When I was seven years old, our home was broken into. They got in by removing the louvres one at a time and climbing through the cramped window high above the toilet.
They left muddy footprints on the top of the toilet cistern and on the seat and then trod a path into Mum and Dad's bedroom.
The burglars went straight to Mum's jewellery box and stole some of her things, before seemingly being frightened off and hastily retreating out the laundry door and over the fence.
Mum and Dad called the police, who subsequently came out to take a statement, but being a Sunday night in a regional town in 1988, forensics wouldn't be out until the following week.
We were asked to leave as much of the scene in tact as possible, which was never going to work given the location of the 'forensic evidence' and the rather necessary utility of its function.
When Mum speaks of this experience, the one thing she brings up is what the responding police officer said to her and Dad that Sunday night.
He told them, 'the greatest damage this has caused is sitting over there.' And he looked at me.
He wasn't wrong.
Thirty-three years later, I could still describe in detail the gritty, brown shoeprints that newly decorated our toilet, so burned into my memory they were.
I remember the butterflies, the weirdness, the sense of violation - that my home, my safe-space, was no long mine, no longer safe; that someone else had trodden down my hallway and left their mark on my home without permission.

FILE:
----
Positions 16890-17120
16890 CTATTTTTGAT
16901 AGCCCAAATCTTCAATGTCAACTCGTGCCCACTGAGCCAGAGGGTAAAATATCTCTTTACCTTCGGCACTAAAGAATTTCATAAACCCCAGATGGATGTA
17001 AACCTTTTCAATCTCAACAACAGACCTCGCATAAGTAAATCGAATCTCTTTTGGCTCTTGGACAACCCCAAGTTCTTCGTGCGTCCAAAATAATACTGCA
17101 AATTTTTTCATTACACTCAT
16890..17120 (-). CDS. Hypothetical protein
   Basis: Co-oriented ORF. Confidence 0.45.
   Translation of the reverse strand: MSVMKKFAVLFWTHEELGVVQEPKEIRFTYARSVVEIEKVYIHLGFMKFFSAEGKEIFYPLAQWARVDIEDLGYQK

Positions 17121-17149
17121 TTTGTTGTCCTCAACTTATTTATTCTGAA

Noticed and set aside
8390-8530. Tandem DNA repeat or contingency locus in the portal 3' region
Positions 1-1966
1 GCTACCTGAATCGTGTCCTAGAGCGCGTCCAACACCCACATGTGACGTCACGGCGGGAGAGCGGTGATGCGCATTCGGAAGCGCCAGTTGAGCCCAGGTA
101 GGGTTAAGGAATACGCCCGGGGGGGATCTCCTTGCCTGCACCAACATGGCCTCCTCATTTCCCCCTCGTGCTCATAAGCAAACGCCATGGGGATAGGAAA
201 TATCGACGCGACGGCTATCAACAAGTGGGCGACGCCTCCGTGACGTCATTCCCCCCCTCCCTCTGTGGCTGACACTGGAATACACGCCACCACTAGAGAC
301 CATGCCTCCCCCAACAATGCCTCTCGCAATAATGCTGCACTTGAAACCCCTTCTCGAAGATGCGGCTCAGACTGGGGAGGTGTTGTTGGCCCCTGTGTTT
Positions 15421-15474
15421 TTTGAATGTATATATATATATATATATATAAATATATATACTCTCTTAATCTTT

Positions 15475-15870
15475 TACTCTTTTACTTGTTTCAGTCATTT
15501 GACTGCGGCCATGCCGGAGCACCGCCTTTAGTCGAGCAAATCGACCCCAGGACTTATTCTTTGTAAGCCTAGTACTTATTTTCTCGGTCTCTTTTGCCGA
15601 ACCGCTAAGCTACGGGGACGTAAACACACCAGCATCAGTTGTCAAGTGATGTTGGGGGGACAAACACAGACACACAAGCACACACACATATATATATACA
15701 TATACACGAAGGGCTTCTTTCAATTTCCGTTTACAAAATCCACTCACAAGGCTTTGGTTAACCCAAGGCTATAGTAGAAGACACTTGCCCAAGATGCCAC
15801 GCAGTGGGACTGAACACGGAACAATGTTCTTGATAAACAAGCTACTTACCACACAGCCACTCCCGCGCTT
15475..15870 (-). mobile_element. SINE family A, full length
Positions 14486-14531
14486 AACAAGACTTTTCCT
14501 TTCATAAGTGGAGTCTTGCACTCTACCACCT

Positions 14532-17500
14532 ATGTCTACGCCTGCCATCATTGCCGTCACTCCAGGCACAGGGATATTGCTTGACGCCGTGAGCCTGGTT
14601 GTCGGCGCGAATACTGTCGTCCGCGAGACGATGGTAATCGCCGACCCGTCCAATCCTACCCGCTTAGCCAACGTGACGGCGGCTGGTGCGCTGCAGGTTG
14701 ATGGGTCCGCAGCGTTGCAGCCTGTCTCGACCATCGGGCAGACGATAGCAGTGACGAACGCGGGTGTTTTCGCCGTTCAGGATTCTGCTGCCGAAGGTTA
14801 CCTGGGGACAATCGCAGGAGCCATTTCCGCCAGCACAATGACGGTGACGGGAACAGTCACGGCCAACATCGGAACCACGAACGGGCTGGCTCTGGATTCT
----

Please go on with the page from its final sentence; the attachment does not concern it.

It felt different.
And I was scared. I slept on a camp bed next Mum and Dad's bed for a week after that.
For years after this incident I was terrified of our home being burgled. I wouldn't go outside late at night even in my mid-20s on my own.
That one incident 33 years ago really had a profound impact on myself, my sense of personal safety and the security of my home.
A couple of weeks ago, my husband's car was broken into. The thief rifled through the compartments, emptying their contents and selecting what to take.
Two of the items taken were upsetting and personal, the others were a mild inconvenience, but the sense of violation, of invasion, flooded us all the same.
However, the greatest damage was done to our 12-year-old son.
On the night of the burglary, he thought he heard a car door close and, not wanting to disturb us, he didn't let us know.
So, on top of the feelings of violation, our son felt responsible despite our best efforts to reassure him.
As a result, he has since become hyper-vigilant.
Every bump, creak, car door that he hears, he comes and gets us to investigate and he stands guard over his little sister as a last line of defence while we check it out.
This is the cost of crime.
Our life experiences shape who we are and who we become.
They reveal what is important to us and they give us perspective and compassion through empathy. They also teach us where our boundaries are, what is okay what isn't, what we can cope with and what we need help with.
But in order to benefit from this, we need to be able to lose the fear.
It took me nearly 30 years to think about what happened when I was seven without fear, to think of the burglars as people and not necessarily monsters, and thinking of it all like this helped me gain perspective and cope better without going into fight/flight with butterflies dancing a jib in my belly.
Please don't misunderstand me: this is not to say that I'm okay with being robbed, but to acknowledge that I can choose how to react to the feelings the memory of these experiences evoke, and try to release the chokehold it has had on me.
Now, as a parent, it's my job to help my son cope with this experience; put it in perspective and recognise that it wasn't a monster who rifled through his Dad's car. It was just a human, perhaps a vulnerable human in trouble.
I just hope that whoever decided to rob us that night needed those things more than we did. It's a lot of damage done for such a small haul.
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